About this Journal Submit a Manuscript Table of Contents
Journal of Biomedicine and Biotechnology
Volume 2012 (2012), Article ID 521267, 9 pages
http://dx.doi.org/10.1155/2012/521267
Research Article

A Privacy-Preserved Analytical Method for eHealth Database with Minimized Information Loss

1Service Systems Technology Center, Industrial Technology Research Institute (ITRI), Hsinchu 31040, Taiwan
2Department of Communications Engineering, National Chung Cheng University, Chiayi 62145, Taiwan

Received 17 May 2012; Revised 18 July 2012; Accepted 19 July 2012

Academic Editor: Tai Hoon Kim

Copyright © 2012 Ya-Ling Chen et al. This is an open access article distributed under the Creative Commons Attribution License, which permits unrestricted use, distribution, and reproduction in any medium, provided the original work is properly cited.

Abstract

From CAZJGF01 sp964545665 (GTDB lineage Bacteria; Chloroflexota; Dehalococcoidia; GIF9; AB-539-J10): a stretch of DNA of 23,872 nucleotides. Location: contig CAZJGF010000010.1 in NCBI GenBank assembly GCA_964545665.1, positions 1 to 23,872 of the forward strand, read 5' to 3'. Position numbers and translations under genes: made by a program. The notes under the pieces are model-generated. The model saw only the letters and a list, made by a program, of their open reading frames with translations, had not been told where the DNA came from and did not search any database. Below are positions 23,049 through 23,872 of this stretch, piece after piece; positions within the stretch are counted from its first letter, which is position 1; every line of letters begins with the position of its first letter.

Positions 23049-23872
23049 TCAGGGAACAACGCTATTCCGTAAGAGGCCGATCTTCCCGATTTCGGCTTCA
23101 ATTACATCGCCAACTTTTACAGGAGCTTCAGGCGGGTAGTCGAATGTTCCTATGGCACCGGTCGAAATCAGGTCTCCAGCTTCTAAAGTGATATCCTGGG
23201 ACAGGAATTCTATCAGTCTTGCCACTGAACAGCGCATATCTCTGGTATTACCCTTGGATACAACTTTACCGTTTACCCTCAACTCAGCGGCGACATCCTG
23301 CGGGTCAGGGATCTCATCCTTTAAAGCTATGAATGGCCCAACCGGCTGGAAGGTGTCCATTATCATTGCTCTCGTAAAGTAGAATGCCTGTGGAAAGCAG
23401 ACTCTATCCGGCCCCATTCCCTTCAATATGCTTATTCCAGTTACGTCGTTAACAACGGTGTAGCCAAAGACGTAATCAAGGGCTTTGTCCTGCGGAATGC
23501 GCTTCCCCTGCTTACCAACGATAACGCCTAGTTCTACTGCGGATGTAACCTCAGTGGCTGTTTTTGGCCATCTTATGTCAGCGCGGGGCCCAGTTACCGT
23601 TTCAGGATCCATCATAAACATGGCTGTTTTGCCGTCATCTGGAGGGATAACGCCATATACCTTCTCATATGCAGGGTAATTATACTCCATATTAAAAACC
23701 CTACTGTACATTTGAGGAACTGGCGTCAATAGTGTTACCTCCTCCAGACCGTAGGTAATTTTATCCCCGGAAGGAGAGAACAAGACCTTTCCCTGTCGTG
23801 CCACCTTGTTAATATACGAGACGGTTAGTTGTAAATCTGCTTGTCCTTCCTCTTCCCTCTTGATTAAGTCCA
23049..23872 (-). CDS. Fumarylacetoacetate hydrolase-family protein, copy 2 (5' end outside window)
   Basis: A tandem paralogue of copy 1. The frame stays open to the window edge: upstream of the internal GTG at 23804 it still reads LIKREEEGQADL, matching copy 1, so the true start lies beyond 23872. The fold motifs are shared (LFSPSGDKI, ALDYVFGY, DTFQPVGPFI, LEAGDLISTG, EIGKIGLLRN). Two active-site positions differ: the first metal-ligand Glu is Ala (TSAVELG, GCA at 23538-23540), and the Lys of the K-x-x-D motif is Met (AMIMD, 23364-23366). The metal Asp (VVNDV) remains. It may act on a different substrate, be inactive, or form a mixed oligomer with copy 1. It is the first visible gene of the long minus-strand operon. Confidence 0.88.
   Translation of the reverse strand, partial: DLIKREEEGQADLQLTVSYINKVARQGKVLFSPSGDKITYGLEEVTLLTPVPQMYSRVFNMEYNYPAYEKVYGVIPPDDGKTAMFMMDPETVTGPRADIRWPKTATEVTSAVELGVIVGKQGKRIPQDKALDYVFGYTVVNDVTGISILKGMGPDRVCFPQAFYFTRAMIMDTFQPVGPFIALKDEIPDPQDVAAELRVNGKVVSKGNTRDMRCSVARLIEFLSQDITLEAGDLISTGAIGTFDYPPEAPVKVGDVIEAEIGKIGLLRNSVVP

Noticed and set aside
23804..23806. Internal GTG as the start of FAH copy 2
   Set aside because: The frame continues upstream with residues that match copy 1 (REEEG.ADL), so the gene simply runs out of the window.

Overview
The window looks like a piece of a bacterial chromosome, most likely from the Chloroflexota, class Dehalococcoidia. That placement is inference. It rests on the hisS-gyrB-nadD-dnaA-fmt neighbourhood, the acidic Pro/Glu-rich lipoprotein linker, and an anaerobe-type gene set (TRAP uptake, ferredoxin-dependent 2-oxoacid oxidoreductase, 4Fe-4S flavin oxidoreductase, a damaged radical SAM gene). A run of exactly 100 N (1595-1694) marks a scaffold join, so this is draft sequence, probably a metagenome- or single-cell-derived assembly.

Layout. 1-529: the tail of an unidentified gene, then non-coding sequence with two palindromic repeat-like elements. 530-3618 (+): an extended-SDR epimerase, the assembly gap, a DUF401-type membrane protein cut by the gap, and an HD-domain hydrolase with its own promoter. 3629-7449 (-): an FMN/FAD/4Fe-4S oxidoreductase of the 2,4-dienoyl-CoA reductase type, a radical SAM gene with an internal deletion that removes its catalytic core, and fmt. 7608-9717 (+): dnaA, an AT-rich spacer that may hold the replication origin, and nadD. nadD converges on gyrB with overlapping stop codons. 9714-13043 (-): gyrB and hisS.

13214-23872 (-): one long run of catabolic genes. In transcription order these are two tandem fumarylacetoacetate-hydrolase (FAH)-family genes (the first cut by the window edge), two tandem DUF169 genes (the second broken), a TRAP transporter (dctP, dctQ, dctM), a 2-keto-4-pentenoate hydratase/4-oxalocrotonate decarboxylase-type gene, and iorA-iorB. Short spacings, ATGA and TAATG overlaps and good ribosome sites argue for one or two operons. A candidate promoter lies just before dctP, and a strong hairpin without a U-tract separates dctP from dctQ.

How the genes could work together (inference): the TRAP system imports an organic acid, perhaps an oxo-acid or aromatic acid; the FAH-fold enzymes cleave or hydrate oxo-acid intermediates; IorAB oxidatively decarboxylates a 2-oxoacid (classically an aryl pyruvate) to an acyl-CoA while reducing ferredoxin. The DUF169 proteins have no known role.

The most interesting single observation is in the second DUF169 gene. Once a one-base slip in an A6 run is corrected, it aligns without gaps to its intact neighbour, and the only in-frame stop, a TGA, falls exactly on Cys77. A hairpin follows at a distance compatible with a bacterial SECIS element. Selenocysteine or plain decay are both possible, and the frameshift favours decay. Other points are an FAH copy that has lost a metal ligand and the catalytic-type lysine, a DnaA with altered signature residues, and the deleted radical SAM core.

Digitizing medical information is an emerging trend that employs information and communication technology (ICT) to manage health records, diagnostic reports, and other medical data more effectively, in order to improve the overall quality of medical services. However, medical information is highly confidential and involves private information, even legitimate access to data raises privacy concerns. Medical records provide health information on an as-needed basis for diagnosis and treatment, and the information is also important for medical research and other health management applications. Traditional privacy risk management systems have focused on reducing reidentification risk, and they do not consider information loss. In addition, such systems cannot identify and isolate data that carries high risk of privacy violations. This paper proposes the Hiatus Tailor (HT) system, which ensures low re-identification risk for medical records, while providing more authenticated information to database users and identifying high-risk data in the database for better system management. The experimental results demonstrate that the HT system achieves much lower information loss than traditional risk management methods, with the same risk of re-identification.